Monday, June 22, 2015

Whom should I forgive?

“3 Be on your guard. If your brother sins, rebuke him, and if he repents, forgive him. 4 And if he sins against you seven times in a day, and comes back to you seven times, saying, ‘I repent,’ you must forgive him.” –Luke 17:3-4

The issue of forgiveness is always between two parties, so naturally we must ask the question of whom should we forgive.   Do we need to forgive someone if they don’t ask for forgiveness?  Or is it even really possible to forgive someone who is not asking for forgiveness?  Some passages in the Bible clearly imply that we can only forgive those who ask for forgiveness (Luke 17:3-4), while others seem to imply that we should forgive everyone who sins against us, regardless of whether they ask for it or not (Mark 11:25).

I believe the best way to understand biblical teaching on forgiveness is to make a distinction between the exchange of forgiveness and the positioning of the heart to be willing to forgive.   Even though we may not be able to fully reconcile with everyone who sins against us, our attitude toward them should never be one of anger, bitterness, resentment, or any kind of ill will.  We should also treat them very kindly and graciously (Romans 12:17-21).  We are commanded to love everyone (Luke 6:27-35), so we must desire their best, which means we will do everything we can to help them to repent and we will also always be ready to reconcile, as Psalm 86:5 says about God.  Other verses that echo the principle of having a heart that is committed to forgiveness can be found in Mark 11:25, Luke 23:34, Luke 11:4, and Matthew 6:12-15.  We can conclude from these verse and others concerning love and graciousness that any time someone wrongs us, we should pray to God in this way:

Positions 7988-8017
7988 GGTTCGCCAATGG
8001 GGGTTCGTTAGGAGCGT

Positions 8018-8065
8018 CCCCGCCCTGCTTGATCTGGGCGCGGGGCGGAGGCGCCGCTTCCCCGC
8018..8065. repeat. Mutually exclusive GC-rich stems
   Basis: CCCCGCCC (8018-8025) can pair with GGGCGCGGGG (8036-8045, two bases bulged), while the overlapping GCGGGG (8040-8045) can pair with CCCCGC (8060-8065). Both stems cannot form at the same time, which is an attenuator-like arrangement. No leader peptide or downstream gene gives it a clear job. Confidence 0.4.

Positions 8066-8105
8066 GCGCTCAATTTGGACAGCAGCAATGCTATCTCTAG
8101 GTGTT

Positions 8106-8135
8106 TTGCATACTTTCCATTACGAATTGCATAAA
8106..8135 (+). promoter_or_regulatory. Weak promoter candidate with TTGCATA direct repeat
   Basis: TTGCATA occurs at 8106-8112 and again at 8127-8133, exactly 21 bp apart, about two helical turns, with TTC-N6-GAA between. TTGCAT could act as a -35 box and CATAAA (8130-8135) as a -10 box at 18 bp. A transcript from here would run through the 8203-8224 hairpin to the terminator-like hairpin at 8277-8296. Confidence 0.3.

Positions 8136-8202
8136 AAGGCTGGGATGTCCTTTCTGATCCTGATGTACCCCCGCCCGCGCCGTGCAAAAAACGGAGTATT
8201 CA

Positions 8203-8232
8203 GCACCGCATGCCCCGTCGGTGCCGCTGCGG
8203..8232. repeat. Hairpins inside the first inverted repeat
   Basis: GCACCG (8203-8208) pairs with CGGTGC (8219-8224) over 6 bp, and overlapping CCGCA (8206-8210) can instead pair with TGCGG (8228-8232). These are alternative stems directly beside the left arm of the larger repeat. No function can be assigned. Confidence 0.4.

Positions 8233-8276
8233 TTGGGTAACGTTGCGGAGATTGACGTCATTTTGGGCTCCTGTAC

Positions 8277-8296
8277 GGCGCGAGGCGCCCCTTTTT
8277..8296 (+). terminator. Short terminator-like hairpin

“Father, You know what has happened between                                            and me.  Help me to not be angry or bitter at him/her, nor to seek revenge in any way, but help me to love him/her and desire only his/her good.  Please work in his/her heart and bring repentance so that we can have a reconciled relationship.  Use me in any way you can to find help him.”

Keep in mind that for a believer, help may involve a confrontation according to Matthew 18, and for an unbeliever it would involve witnessing to him/her if possible.

In the same manner that God does not make His promise of pardon to people unless they repent (Luke 3:3; Acts 2:38), we cannot actually say, “I forgive you” to people unless they admit their sin and repent.  Therefore the exchange of forgiveness is conditional in that we can only be fully reconciled to those who repent.  Those who refuse to repent of their sin are not forgiven by God in a saving nor parental manner; therefore, the consequence of repentance is a broken relationship with the offended person continuing. 

Luke 17:3 makes clear that our part of responsibility to those who sin against us is to humbly and lovingly confront them, and if we have truly dealt with our own heart first, which is have a willingness to forgive the other person.  Then, if they recognize their wrong and repent form it, we can be reconciled to them.  Matthew 18:15-17 makes it clear that we cannot be fully reconciled to those who have not repented, because if we did we could not continue the process described in those verses. 

My council to all is to seek to forgive both positionally in the heart and seek out for the exchange of forgiveness to happen.  God’s heart is always bent towards forgiveness and reconciliation, so should we!  Never withhold forgiveness!

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